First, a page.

“It seemed to me, as a young man when I moved to New York City, looking for some rock ‘n’ roll things to do, that every musician hiding behind a tree would poke his head out from behind that tree with a tenor saxophone in his hand. Jazz was what ruled New York, which, of course, it does and always has, and after being a taxi driver, getting robbed, and all of that New York taxi driver experience, I graduated from the International School Of Bartenders, and took at job at Slug’s Jazz Cafe on 3rd Street, a war-zone of a neighbourhood, and got to see all the jazz notables of incredible degree, in this little apartment that had been turned into a jazz club. I absorbed every note and sound like a sponge. The initial inspiration for New York’s Alright If You Like Saxophones was to be complaining, like, ‘Where’s all the rock ‘n’ rollers?’ But as I was exposed to it more and more I saw the value and the place, not that I haven’t always loved it, having grown up on John Coltrane records. I was looking for rock ‘n’ roll in the jazz capital of the world, when sometimes you should embrace what’s going on around you.”

LEGALIZE DRUGS (Have Another Beer with FEAR, 1995)
“It was a message I wanted to get out that, were it legalised, which is a bridge we’re attempting to cross politically in this country, it would save so much human anguish and enormous expenditure to house people who are not criminals, and who are only using what is now legal is some places for medicinal purposes. I just thought it would be good for everyone if that happened. And people wouldn’t be killed by buying from thugs off the street, who don’t care; they’d be buying from government agencies, which would at least be safer for them. As the songs says, ‘We’ve got the largest prison population in the world and we could cut that in half if we legalise drugs’.”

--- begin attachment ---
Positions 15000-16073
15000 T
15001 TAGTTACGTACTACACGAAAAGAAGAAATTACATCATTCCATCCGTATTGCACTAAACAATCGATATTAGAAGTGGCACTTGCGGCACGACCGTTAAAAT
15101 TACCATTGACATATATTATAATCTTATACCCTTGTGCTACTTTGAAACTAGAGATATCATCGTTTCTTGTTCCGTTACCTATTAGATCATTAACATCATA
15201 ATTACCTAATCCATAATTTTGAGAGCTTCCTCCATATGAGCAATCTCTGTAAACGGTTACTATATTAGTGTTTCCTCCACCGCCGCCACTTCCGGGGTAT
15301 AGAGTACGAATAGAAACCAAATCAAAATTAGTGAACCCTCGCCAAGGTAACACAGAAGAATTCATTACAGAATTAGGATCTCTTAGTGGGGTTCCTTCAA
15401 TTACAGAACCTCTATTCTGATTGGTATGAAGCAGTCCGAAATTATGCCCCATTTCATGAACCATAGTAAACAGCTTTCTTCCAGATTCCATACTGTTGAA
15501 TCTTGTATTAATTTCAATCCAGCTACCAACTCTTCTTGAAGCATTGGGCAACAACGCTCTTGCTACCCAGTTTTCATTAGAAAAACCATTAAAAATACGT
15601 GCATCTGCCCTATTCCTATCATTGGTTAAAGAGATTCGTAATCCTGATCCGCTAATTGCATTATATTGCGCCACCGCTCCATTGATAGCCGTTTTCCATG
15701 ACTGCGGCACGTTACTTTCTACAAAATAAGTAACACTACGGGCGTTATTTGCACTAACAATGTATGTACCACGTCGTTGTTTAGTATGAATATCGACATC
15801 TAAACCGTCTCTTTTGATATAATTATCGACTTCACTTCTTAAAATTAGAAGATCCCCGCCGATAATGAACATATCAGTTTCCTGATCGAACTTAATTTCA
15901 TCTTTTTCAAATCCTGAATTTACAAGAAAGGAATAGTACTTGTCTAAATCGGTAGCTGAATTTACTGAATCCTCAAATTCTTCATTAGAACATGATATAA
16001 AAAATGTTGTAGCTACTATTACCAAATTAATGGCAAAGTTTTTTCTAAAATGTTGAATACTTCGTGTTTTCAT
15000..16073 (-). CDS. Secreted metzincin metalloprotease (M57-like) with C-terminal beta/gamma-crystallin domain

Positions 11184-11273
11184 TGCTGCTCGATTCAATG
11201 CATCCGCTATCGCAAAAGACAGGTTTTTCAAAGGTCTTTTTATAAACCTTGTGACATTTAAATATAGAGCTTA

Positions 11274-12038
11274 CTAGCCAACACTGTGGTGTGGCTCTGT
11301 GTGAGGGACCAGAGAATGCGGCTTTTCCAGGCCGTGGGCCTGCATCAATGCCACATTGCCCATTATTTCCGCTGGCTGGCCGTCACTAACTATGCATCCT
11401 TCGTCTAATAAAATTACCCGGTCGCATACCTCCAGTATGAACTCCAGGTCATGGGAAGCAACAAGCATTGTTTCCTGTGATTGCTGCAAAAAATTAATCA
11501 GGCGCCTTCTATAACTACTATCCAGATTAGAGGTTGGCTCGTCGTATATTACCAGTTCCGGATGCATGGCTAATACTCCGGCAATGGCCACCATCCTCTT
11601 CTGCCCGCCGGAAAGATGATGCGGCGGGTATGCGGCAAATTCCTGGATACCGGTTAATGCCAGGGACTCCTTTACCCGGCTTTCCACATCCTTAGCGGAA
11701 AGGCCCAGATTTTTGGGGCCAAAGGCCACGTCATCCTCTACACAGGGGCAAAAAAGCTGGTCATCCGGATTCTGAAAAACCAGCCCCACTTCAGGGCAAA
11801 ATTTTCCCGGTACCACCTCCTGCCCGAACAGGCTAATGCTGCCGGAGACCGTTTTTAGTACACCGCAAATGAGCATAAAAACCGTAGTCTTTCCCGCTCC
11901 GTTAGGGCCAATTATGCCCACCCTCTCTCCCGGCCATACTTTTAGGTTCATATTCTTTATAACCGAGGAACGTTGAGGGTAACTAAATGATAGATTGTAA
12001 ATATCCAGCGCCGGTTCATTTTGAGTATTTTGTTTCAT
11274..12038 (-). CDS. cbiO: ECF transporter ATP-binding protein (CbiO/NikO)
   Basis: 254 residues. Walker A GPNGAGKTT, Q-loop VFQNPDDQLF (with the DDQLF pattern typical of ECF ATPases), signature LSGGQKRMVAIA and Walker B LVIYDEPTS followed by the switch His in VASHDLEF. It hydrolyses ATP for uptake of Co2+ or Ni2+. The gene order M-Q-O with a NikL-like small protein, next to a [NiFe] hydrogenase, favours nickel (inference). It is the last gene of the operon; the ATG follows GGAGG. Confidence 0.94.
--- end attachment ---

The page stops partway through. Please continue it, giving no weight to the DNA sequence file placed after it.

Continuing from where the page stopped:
PUBLIC HANGINGS (Have Another Beer with FEAR, 1995)
“It’s my attempt to say that, yes, unfortunately it appears necessary to have capital punishment in order to keep the things that qualify for capital punishment at a dull roar, but it obviously doesn’t prevent them, so what good is it? And yet things might get totally out of control and go haywire if we remove it. It’s a double-edged sword, and I’m not able to see the answer, but in it’s ridiculousness of being a public spectacle… My God, what kind of public do we have? ‘We’ll have hot-dogs and beer/There’ll be music by Fear’… Are we a blood-thirsty mob as human beings? We’ll have musical entertainment while they lynch this poor bastard!”

“I intentionally wanted to start the song really slow to piss the crowd off, and then give them what they want and make it really fast so they can get their angst out. It was also based on the field trip I took in high school to a psychiatric ward, which affected me forever; people being drugged out so they’re not a disciplinary problem. One Flew Over The Cuckoos Nest was also a vast inspiration to me, as I saw that movie and then recalled my high school field trip. Jack Nicholson’s performance, where they’re going to do a frontal lobotomy on him because he’s a disciplinary problem and he’s smart, it’s sickening and it’s sad. That movie affected me so deeply.”

WE DESTROY THE FAMILY (The Record, 1982)
“I think it was my statement on what had been the general reaction to family; that family can be corrosive, that family is also completely of great value. It’s a double-sided coin, and I wanted to say something about that. Nothing is capable of getting so deep into your heart before it starts ripping it apart, as that. It’s among the deepest things we have to deal with, like being married and having your wife tell you that she doesn’t love you any more. It’s those sort of deep seated feelings that I was trying to get in touch with.”

Listen to the songs on our Spotify playlist.

Fear make their UK debut at London O2 Islington Academy on August 4. Support comes from JFA, Reagan Youth, Naked Aggression and Red Light Rebels.


A veteran of rock, punk and metal journalism for almost three decades, across his career Mörat has interviewed countless music legends for the likes of Metal Hammer, Classic Rock, Kerrang! and more. He's also an accomplished photographer and author whose first novel, The Road To Ferocity, was published in 2014. Famously, it was none other than Motörhead icon and dear friend Lemmy who christened Mörat with his moniker.